Beware the ‘atomisation’ of societies
14 December, 2018
• IT should be obvious to anyone now that if you install, across borders, a single market with the four freedoms – the free movement of goods, services, capital and labour – and go on to exacerbate the situation with a single currency, then you will end up with all the capital moving one way, passing the poverty going the other.
It may be that this was the result of a wicked conspiracy, but I rather think it was an unintended consequence of this late development of capitalism, much as the majority of our capital now is used to inflate the price of capital assets, rather than creating jobs for people making the things we need.
As Joseph Stiglitz writes in The Euro: And its threat to the Future of Europe, the 2008 global financial crisis morphed seamlessly into the 2010 “euro crisis”. In 2015 Greece went through the trauma of trying to negotiate with the troika.
As the problem is systemic we should not be surprised that in 2018 we have seen the democratically elected Italian government’s budget rejected by Brussels and now riots and deaths on the streets of French towns.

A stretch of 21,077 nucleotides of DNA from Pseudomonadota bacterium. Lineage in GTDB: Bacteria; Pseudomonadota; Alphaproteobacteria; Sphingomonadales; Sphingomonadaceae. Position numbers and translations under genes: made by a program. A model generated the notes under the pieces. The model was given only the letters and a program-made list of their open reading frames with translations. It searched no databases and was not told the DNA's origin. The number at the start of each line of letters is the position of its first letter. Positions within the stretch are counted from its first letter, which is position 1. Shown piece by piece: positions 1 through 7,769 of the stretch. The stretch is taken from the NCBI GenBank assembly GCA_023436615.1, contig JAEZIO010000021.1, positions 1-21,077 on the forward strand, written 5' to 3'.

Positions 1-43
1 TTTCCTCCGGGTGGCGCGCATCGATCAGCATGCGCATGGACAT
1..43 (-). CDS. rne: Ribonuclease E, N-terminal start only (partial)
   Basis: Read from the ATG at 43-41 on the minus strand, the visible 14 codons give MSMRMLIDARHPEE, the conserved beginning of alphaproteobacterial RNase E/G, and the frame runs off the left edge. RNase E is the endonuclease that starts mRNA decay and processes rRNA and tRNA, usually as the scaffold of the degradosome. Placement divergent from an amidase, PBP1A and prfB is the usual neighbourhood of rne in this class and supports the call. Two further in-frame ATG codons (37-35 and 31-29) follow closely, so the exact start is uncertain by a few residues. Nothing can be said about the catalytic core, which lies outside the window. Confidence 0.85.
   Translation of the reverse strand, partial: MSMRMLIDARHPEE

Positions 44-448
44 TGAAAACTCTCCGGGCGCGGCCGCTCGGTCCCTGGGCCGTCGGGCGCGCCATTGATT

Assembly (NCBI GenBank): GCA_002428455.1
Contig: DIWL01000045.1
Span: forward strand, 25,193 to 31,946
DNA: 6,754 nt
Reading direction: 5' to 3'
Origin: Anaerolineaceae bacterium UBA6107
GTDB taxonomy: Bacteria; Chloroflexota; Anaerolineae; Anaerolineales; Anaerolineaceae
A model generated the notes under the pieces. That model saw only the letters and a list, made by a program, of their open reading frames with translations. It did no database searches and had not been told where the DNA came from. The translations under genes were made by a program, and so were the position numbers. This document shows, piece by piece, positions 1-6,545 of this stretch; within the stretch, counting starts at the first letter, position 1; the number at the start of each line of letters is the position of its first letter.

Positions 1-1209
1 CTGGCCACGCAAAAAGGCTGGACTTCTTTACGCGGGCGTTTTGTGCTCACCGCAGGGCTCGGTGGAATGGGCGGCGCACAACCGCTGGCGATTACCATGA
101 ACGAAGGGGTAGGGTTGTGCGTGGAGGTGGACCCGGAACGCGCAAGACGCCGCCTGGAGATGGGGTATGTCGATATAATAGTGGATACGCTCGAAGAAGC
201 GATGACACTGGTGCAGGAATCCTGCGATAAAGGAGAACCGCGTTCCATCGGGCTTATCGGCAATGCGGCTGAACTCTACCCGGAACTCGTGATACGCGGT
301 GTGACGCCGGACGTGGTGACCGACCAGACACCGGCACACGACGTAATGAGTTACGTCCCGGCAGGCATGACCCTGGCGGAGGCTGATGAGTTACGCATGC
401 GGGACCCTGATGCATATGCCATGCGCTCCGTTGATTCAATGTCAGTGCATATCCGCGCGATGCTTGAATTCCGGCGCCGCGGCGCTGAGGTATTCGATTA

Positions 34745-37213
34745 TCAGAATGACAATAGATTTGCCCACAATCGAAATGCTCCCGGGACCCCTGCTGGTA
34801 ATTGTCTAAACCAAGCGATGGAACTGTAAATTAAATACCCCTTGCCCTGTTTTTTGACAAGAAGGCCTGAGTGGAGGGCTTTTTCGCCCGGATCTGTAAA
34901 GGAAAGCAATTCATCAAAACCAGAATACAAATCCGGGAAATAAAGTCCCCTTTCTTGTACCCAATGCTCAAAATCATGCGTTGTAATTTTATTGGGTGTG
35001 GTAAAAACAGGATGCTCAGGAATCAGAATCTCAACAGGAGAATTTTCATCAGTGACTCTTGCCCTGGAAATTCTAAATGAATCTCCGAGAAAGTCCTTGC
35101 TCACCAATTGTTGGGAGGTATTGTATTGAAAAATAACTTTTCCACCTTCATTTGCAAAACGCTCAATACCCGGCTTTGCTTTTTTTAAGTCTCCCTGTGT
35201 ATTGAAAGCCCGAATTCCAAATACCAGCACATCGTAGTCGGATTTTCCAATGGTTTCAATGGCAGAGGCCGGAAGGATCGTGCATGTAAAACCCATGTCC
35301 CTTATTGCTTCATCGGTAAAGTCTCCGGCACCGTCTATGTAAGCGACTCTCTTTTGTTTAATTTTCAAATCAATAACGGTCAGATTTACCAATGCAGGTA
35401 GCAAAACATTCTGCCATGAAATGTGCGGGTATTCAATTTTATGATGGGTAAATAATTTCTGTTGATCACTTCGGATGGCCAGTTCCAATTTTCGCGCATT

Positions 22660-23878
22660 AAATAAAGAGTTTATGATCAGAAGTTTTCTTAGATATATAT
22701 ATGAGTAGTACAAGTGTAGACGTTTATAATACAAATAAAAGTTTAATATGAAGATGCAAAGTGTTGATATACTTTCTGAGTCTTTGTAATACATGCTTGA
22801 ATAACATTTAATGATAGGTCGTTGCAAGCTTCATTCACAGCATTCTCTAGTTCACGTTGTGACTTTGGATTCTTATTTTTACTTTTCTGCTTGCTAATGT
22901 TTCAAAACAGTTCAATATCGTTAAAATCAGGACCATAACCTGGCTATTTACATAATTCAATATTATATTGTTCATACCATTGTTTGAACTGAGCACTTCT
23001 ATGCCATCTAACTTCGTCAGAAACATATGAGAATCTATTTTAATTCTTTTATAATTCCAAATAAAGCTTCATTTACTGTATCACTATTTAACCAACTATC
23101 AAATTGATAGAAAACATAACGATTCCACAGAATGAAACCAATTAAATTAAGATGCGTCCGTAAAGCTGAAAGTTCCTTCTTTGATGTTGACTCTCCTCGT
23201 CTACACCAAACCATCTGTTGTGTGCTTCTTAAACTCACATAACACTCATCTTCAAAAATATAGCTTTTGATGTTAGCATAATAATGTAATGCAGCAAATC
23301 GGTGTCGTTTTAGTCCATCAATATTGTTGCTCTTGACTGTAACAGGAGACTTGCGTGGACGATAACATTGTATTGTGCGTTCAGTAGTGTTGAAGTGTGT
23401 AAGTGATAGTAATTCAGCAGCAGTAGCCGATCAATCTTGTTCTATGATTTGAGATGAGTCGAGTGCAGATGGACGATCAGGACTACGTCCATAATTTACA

In Postcapitalism: A Guide to our Future, Paul Mason explains how the overriding aim behind neo-liberalism is “atomisation”, the destruction of labour’s bargaining power. More broadly, we have been told that “There is no such thing as society” and we are all being reduced to individuals, isolated consumers.
Is it an unintended consequence of this “atomisation” that President Emmanuel Macron has found that the rioters would put forward no leaders and that they have only been brought onto the streets by that ultimate manifestation of “One Market Under God” – the algorithms of social media?
Tollington Park, N4